Surprise litter - please help me!!

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New Member
Dec 27, 2018
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Hello! I have what I was told were two female mini lops...however, it turns out that one was actually a boy after discovering a nest and some wiggling hay. :confused:

Can anyone help me with what I need to do? I’m so scared the kits will die and am terrified of looking in case the mother rejects them! I have searched the internet and there are lots of mentions of neat boxes but I don’t have one. Jet (the mother) has made a very snug looking nest from hay and fur but I have left this largely undisturbed (except for adding more hay when it looks low). I noticed the wriggling 6 days ago today.

Any help would be much appreciated. Thanks in advance :)


Loony bunny guy
Jul 19, 2015
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When there is a nice nest it's ok, no need for a box. The doe doesn't reject kits because someone touches them, rabbits don't care about that. What they care about is the nest, and some rabbits are a litttle protective and might get a little upset when you do something to it right in front of their nose, others don't care at all, maybe do it when she's away eating or so. It's no problem handling the kits, at that age they are already out of the rough anyway.

What is more important, when did you remove the other rabbit? It's quite possible that she's already pregnant again when the buck was around when she gave birth, you might need to seperate the kits at 4 weeks of age.


Aug 13, 2012
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Houston, Texas
^ What Preitler said... except that I disagree about the nest box. It may not matter right now, but as the kits get a little bigger, the nest box stops them from wriggling away and dying of exposure, drowning in a water bowl, etc. (unlike cats and such, a mother rabbit is NOT able to pick up her kits and put them back in the nest) - they'll start wriggling around before their eyes actually open if they're not contained. If you don't have a proper nest box, you can use something like a shoebox - as long as it's big enough for the kits, high enough to keep them in and low enough for the mom to hop in and out. Put a little layer of hay or something on the bottom and then gently transfer both her nest and the kits into the box and place it where her nest was. While it's not a bad idea to remove her from the cage while you're making the transfer, you don't need to worry that she'll reject the kits just because you've touched them.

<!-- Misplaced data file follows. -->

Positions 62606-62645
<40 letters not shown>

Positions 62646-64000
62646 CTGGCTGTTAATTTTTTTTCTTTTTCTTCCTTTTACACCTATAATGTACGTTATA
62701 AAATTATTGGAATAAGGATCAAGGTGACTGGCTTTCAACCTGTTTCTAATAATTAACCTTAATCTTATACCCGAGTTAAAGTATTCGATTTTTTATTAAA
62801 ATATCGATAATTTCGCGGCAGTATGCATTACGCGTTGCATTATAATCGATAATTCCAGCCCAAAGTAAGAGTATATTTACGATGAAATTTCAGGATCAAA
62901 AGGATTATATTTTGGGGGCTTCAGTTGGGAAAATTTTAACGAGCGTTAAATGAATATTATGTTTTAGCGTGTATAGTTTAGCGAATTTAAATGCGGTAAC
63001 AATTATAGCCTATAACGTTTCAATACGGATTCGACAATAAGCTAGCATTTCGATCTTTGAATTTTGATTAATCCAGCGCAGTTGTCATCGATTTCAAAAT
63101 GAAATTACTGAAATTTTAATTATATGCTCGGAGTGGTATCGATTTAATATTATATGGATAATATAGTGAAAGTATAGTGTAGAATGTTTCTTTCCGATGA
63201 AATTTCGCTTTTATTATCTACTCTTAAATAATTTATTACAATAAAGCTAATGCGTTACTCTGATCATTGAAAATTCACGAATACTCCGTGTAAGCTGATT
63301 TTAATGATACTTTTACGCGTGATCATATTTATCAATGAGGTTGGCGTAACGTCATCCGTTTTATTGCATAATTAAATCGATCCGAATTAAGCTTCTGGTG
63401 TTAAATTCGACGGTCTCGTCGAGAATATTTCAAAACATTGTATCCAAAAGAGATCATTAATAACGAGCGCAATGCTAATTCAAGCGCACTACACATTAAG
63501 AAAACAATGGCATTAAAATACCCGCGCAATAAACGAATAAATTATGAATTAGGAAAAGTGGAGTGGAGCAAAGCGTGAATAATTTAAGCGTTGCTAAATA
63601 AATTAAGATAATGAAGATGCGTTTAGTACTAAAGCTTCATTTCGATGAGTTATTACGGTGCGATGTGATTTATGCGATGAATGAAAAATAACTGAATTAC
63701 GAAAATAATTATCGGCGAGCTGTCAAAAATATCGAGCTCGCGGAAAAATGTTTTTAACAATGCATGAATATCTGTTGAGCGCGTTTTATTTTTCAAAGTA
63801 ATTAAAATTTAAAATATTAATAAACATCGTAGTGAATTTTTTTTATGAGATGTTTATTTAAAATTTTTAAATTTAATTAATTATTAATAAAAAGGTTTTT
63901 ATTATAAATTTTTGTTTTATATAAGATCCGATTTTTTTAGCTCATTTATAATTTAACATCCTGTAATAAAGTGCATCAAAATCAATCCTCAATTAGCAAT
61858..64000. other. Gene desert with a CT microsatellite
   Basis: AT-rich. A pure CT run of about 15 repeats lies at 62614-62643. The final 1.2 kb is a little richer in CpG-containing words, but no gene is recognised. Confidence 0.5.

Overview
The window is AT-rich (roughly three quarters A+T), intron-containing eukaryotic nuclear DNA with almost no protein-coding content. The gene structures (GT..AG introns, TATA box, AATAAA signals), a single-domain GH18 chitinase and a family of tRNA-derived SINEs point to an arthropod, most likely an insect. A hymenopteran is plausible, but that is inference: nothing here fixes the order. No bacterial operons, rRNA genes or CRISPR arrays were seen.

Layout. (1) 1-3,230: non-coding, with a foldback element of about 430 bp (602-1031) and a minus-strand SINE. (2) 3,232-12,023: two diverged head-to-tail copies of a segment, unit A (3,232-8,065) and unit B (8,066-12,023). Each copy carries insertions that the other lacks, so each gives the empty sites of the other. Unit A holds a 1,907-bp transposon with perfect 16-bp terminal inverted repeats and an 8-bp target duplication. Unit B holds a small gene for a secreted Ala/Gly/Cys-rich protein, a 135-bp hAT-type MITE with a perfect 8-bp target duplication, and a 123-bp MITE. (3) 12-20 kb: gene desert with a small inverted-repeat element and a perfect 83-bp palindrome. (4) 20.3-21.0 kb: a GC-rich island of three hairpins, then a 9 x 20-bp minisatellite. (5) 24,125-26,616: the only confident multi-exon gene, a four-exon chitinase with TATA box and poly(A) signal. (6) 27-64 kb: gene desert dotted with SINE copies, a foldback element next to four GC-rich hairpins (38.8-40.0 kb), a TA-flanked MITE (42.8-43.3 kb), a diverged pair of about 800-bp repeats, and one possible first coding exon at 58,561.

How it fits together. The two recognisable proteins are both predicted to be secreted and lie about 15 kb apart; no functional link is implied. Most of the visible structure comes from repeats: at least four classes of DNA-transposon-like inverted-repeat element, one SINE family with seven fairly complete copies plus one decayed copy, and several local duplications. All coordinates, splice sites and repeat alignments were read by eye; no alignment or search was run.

If the buck was in the cage when she gave birth, then yeah, the odds are high that she's pregnant again. If you wish to prevent a second litter, you can discuss the option of an emergency spay with your veterinarian (since most vets remove the uterus in addition to the ovaries, a spay will terminate the pregnancy). It's worth considering, especially if she's still a 'teenager' herself (ie still growing) because the back-to-back pregnancies are really hard on her body, plus if she isn't fully grown then that increases the risk of complications like a kit getting stuck. If you don't terminate, it becomes extra important to modify her diet to help her replenish nutrients. Alfalfa hay and alfalfa-based pellets are usually avoided for adult rabbits because of the higher calcium and protein content but can provide great nutrition for pregnant/nursing does and young kits as they start to nibble at what she eats. A good variety of leafy green veggies should also be provided (it's ok if the kits take a nibble or two once they're old enough to be out of the nest box).

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